The phone situation is not significantly different that the clowns yelling “in the hole” for every shot. Rather than enjoy the game they want to be able to show others what they saw. Or… didn’t see but recorded. Pathetic.

    • Joey5Picks

      Jun 1, 2018 at 3:14 pm


    • kevin

      Jun 1, 2018 at 4:16 pm

      ever went on vacation and took a picture?

      • Travis

        Jun 4, 2018 at 4:51 pm

        Nope, these people must not have a single photo of anything in their life. They’ve experienced everything first hand with zero recording of anything to remember it by.

  15. Charlie

    Jun 1, 2018 at 11:59 am

    I agree with Speith. Record vids at home from TV. MUCH better pics and vids from TV.

  16. Elliot mcdongle

    Jun 1, 2018 at 11:47 am

    Put the freaking phones away! Can’t stand being behind someone at a concert or show and have to stare at their phone above their head the whole time. Enjoy the moment. It’s not nearly as cool watching it later on your phone.

  17. Brian

    Jun 1, 2018 at 11:27 am

    Couldnt agree with the above two comments more, the phone craze drives me NUTS! Enjoy the moment, stop worrying about letting everyone know you’re there, most of us dont even care!

  18. Kevin Arnold

    Jun 1, 2018 at 11:15 am

    Couldn’t agree more….watch the tournament, look at the shots, and throw the phones away. The 70’s, 80’s and 90’s, man those were good times.

  19. Corey

    Jun 1, 2018 at 9:59 am

    This is a Spieth diva moment that I support 100%. Golf tournaments, concerts, etc are perfect summations of our society today. More worried about getting social media likes rather than living in and enjoying the moment.

    • Tom

      Jun 1, 2018 at 10:58 am

      I’m torn. While I do agree it’s nice to live in the moment, it’s also nice to have a record of it. I don’t have social media so I can’t comment on the likes, but I do like having pictures and videos of moments I’ve enjoyed.

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19th Hole

I wasn’t ready for the 2019 Rules of Golf



We weren’t ready. We thought we were, but we weren’t.

For the last year, the USGA reminded us that in 2019 Rules of Golf were coming, but we didn’t listen. We heard the flag stick could remain in and we heard that you could take a penalty drop from knee-height.

But we didn’t listen.

I bet none of you have even practiced using your putter to flatten the entire green between your ball and the cup. You can do that now.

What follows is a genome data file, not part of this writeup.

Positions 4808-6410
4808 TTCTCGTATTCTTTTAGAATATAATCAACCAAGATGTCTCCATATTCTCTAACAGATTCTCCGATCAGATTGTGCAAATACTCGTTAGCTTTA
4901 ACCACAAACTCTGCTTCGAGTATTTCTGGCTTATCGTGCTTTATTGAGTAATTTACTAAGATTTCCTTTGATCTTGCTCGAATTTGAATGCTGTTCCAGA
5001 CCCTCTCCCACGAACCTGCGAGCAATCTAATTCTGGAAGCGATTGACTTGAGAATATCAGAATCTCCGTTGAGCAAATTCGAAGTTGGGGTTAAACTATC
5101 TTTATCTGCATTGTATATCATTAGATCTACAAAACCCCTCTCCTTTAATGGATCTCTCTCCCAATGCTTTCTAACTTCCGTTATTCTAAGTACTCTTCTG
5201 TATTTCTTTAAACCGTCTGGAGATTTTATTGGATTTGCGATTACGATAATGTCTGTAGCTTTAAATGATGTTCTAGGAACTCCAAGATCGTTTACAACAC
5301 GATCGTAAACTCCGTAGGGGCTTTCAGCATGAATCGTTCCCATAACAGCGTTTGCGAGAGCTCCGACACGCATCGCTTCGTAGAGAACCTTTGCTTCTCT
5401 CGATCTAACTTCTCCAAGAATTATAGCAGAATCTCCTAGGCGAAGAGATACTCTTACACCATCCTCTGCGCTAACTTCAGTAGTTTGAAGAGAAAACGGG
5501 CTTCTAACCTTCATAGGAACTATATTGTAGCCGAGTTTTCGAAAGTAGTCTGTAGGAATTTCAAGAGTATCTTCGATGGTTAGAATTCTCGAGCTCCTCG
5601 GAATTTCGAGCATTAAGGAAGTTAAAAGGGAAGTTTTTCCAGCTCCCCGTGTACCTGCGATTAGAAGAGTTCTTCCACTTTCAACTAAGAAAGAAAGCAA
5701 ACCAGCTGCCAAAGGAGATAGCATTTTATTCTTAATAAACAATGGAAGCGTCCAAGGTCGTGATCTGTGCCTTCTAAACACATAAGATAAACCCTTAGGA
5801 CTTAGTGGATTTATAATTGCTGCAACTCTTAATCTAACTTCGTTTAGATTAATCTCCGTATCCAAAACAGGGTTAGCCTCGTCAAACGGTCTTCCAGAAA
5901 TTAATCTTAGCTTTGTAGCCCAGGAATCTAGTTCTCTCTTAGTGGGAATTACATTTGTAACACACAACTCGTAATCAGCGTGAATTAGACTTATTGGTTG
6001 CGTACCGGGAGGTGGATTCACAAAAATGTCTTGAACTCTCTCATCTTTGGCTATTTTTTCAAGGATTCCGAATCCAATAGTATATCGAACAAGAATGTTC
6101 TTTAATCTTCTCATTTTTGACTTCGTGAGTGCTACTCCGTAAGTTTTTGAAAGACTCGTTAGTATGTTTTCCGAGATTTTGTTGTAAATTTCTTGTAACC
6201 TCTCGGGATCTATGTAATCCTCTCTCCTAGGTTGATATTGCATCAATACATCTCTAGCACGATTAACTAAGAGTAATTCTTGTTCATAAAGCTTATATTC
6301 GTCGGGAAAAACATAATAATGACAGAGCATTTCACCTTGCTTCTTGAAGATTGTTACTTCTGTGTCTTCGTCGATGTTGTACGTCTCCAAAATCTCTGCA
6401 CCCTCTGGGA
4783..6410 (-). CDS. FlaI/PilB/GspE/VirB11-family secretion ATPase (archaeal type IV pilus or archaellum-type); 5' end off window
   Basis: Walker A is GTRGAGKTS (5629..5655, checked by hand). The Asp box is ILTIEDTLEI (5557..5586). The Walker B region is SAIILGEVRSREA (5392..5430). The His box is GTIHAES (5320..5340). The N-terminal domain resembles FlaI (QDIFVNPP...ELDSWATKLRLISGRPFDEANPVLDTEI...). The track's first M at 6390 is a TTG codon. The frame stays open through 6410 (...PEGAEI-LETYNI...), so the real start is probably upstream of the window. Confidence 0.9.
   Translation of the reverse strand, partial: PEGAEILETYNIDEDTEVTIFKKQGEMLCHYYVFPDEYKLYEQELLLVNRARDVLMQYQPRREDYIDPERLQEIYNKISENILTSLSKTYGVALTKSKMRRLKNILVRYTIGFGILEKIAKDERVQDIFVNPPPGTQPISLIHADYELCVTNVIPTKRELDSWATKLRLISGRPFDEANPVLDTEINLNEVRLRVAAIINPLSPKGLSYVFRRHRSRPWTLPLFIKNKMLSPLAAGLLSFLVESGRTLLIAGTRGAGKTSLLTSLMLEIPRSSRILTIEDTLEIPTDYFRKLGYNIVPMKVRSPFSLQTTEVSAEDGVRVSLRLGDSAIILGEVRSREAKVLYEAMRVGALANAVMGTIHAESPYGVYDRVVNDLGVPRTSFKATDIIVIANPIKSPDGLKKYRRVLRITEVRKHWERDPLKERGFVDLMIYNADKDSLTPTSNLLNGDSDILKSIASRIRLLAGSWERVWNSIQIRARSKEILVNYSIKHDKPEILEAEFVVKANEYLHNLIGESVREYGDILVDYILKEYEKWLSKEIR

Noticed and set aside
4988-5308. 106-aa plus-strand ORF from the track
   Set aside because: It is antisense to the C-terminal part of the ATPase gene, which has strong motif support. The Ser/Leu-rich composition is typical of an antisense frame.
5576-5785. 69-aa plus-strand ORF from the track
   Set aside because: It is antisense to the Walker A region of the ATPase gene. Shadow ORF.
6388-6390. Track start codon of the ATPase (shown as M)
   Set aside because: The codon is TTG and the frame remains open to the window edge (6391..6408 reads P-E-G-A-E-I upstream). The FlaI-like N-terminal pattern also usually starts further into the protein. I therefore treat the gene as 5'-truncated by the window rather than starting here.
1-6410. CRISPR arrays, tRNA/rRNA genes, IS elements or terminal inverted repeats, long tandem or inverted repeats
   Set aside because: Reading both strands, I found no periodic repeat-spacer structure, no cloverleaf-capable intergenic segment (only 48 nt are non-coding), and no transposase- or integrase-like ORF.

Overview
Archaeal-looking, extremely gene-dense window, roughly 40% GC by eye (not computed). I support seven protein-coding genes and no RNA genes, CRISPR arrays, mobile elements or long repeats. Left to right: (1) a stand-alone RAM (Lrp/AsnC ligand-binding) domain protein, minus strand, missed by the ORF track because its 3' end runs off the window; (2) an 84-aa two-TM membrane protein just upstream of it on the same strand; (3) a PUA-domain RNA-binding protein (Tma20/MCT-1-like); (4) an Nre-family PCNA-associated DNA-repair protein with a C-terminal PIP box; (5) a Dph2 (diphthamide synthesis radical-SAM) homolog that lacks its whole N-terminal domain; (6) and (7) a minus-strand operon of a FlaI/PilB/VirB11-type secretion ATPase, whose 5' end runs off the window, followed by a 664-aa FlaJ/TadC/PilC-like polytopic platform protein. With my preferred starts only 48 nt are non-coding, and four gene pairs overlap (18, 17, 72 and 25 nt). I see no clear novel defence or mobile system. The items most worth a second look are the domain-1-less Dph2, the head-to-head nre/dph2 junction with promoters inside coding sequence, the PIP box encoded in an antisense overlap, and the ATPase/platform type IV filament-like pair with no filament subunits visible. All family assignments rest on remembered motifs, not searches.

I’m also sure that you and I will continue to hover our club in all hazards, er, penalty areas. Yeah, we’re calling it a penalty area now.

The USGA went to the extreme depths of changing words all to simplify the game for you.

I don’t think the USGA listened either.

The rule changes were intended to speed up play and simplify golf for amateurs. Seems like a good idea. In turn, they may have bamboozled the PGA Tour while confusing the only amateurs who kind-of, sort-of knew the rules.

The pros didn’t need a new rule book, the amateurs just needed a simple one.

Us “locals” as the USGA refers to amateurs, do have one extremely fluid perk. When hitting a ball OB, or following a lost ball, you can drop with a two-stroke penalty instead of walking back to the tee. This of course, is dependent on your course, head professional, tournament conditions, and other factors including and not limited to what phase the moon is in.

If that’s somewhat confusing, read up, ask about your local rules, and buy a few extra sleeves. Reason being, in 2019, the limit on searching for a golf ball has been cut from five to three minutes.


But wait, there’s good news.

Thanks to the USGA, if you accidentally move your ball as you frantically high-step through fescue, it’s no longer a penalty! What an exciting 180 seconds that will be!

If you somehow don’t find your golf ball in the hazard penalty area, the USGA tried to help us out, which they did, yet regrettably took away a more iconic portrait on the golf course.

The rigid, stoic stance and forceful drop of a ball at shoulder-height.

And we let it happen.

Now, we’ll watch a defeated man deliberately bend to his knees and gingerly drop his ball…Which, by the way, appears to be a convenient way for cheaters to “take a drop” that ideally doubles as “identifying my first ball”.

Don’t even get me started on the back issues this could flare up.

We heard in late 2018 that Bryson DeChambeau would use the flagstick when the odds were in his favor. He even laid it out simply for us.

“It depends on the COR, the coefficient of restitution of the flagstick.”


We didn’t listen Bryson, we didn’t believe. We also have absolutely no clue what you’re talking about.

But hey, as Bryson would say, don’t hate the player, hate the game. Yeah, he’d clearly never say that, but here’s to hoping!

We heard he would do it, but we didn’t believe it. We had to see to believe. What we saw was DeChambeau first in strokes gained putting in the very first round he was allowed to do it.

Obviously, this trend will continue for DeChambeau, and others may join in, because what is golf if not a constant chase for a marginally better opportunity at success.

Watch your back, because those others that may join in could be closer than you think. You may turn around to find a fellow member asking for the flag on their next 12-footer.

It should be a fun year of commentary and confusion at your local club and on the PGA tour. Professionals will have constant questions for rules officials, and commentators will consistently question Bryson’s methods.

There is one real question I hope is answered this April.

What will we do when Bryson banks in a downhill putt at No. 2 of Augusta?

Will we be ready? Will Augusta?

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19th Hole

Tweets of the Week: Justin Rose shows off his Honma clubs, Justin Timberlake does Happy Gilmore and Barack Obama’s new swing




Over the last seven days, Matt Kuchar brought home the bacon at the Sony Open, while golf fans got a look at plenty of new equipment releases for 2019. But here’s some things you may have missed, and some of the quirkier moments from the world of golf dished out in the Twittersphere in the last week.

Justin Timberlake’s Draw

Ten Grammy Awards, four Emmy Awards, and he can hit a perfect draw Happy Gilmore style. Bit annoying.

Rose Showcases His New Honma Clubs

Still waiting to make his first start of 2019, the World Number 1 is ready to go as a member of Team Honma.